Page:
Callous thieves target Ladysmith Tourist Railway volunteers

DEVASTATED: Wally Bell, treasurer of Ladysmith Tourist Railway and chairman Richard Goodman at the scene of the crime. Around 130 sleepers were stolen from beside the track last week. Picture: Kieren L Tilly
DEVASTATED: Wally Bell, treasurer of Ladysmith Tourist Railway and chairman Richard Goodman at the scene of the crime. Around 130 sleepers were stolen from beside the track last week. Picture: Kieren L Tilly

The volunteers who’ve worked tirelessly since the ‘90s to restore the Ladysmith Tourist Railway have had their project ground to a halt by brazen thieves. 

At their meeting on Saturday morning, February 10, they discovered nine tonnes of sleepers had been stolen. 

“I felt sick … I noticed things looked different and I thought I can’t believe this, shocking, they’re gone,” treasurer Wally Bell said.

“And I thought of the money, because we haven’t got it.

“It’s a low down thing to do to an organisation that’s not-for-profit.” 

About 130 sleepers were cut out of bundles and stolen from the side of the heritage track, with the team only able to lay 10 last year before the thieves got to them.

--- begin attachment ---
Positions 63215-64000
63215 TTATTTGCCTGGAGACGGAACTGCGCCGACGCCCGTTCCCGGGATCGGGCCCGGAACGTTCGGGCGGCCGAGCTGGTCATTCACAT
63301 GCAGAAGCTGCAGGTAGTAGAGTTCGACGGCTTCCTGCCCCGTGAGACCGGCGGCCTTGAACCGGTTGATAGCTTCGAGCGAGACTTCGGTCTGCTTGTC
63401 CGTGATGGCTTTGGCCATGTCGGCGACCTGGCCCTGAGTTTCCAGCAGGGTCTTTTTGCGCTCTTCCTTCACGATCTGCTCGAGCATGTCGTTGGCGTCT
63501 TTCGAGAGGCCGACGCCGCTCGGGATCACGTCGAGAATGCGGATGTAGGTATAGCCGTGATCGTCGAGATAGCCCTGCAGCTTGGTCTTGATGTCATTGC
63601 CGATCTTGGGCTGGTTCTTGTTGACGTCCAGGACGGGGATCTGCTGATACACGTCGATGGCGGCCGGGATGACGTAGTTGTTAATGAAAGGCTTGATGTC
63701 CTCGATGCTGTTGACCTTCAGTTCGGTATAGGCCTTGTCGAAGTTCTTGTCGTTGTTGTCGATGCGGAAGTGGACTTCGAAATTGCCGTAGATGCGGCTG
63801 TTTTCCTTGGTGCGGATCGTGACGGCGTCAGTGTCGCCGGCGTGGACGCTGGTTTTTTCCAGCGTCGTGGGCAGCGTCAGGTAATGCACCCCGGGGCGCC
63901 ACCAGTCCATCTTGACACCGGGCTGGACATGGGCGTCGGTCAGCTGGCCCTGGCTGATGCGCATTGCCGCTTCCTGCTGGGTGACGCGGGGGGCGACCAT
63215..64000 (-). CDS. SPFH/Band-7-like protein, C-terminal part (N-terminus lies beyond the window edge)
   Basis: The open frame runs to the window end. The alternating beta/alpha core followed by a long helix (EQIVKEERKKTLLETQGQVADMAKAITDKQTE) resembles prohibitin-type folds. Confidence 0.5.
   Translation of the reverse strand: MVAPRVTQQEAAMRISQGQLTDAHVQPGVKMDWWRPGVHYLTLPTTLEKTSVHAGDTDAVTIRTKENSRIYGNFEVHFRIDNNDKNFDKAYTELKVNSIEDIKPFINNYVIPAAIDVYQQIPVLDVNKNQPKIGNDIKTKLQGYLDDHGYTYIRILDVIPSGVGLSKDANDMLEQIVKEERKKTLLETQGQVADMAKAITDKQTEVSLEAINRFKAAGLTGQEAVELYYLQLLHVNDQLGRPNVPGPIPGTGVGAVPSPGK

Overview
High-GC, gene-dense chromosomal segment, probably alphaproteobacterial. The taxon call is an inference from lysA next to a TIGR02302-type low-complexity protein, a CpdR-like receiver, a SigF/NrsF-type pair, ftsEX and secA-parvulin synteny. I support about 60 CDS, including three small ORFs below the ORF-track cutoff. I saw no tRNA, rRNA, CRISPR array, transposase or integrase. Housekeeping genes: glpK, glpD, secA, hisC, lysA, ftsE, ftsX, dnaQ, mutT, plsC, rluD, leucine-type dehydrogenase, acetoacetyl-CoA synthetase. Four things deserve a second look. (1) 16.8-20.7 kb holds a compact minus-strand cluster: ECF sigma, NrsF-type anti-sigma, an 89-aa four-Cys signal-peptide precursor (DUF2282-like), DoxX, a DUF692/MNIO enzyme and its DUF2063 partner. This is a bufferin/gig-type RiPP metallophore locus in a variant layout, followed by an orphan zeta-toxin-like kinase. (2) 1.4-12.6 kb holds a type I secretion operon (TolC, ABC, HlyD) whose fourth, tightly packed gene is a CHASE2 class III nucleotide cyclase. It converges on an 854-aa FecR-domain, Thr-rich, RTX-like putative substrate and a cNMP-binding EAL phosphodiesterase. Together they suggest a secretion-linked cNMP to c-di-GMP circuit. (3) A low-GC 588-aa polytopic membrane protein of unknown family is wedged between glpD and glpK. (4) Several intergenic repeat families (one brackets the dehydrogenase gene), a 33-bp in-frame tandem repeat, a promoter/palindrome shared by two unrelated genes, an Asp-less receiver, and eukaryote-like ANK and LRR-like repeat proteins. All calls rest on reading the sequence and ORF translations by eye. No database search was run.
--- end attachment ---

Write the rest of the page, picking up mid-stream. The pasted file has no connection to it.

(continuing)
A police investigation is currently underway, with witnesses reporting they saw a white dual cab ute being loaded with the sleepers on Tuesday, February 6.

It’s understood the perpetrators may have been wearing high-vis clothing, masquerading as railway workers. 

Another witness allegedly saw a ute carrying sleepers heading in the direction of Wagga. 

The club paid $5500 to have the sleepers delivered from an Orange supplier, and still owe them $3800 for wood they are unlikely to ever see again. 

They now face the massive challenge of raising the funds to repurchase the sleepers, needed in order to pass safety requirements in their journey to get the track back up and running for the public. 

“We purchased the sleepers and inserter to bring the track up to standard for public running,” Richard Goodman, the group chairman, said. 

“We’ll have to fundraise more, have BBQs, we’ve been collecting the cans and bottles for money but it’s going to take a long time to raise that much.” 

It’s a big blow for the few thinly spread volunteers. 

The group, formerly Tumba Rail, took out the lease for the strip in 1995 and started restorations, but their project was stalled in 2003 due to an insurance company collapse. 

In 2013, it recommenced running but purely for maintenance purposes, celebrating its centenary on May 14 last year. 

If you’d like to help, you can contact Wally Bell on 0458 263 443 or 6926 3446. 

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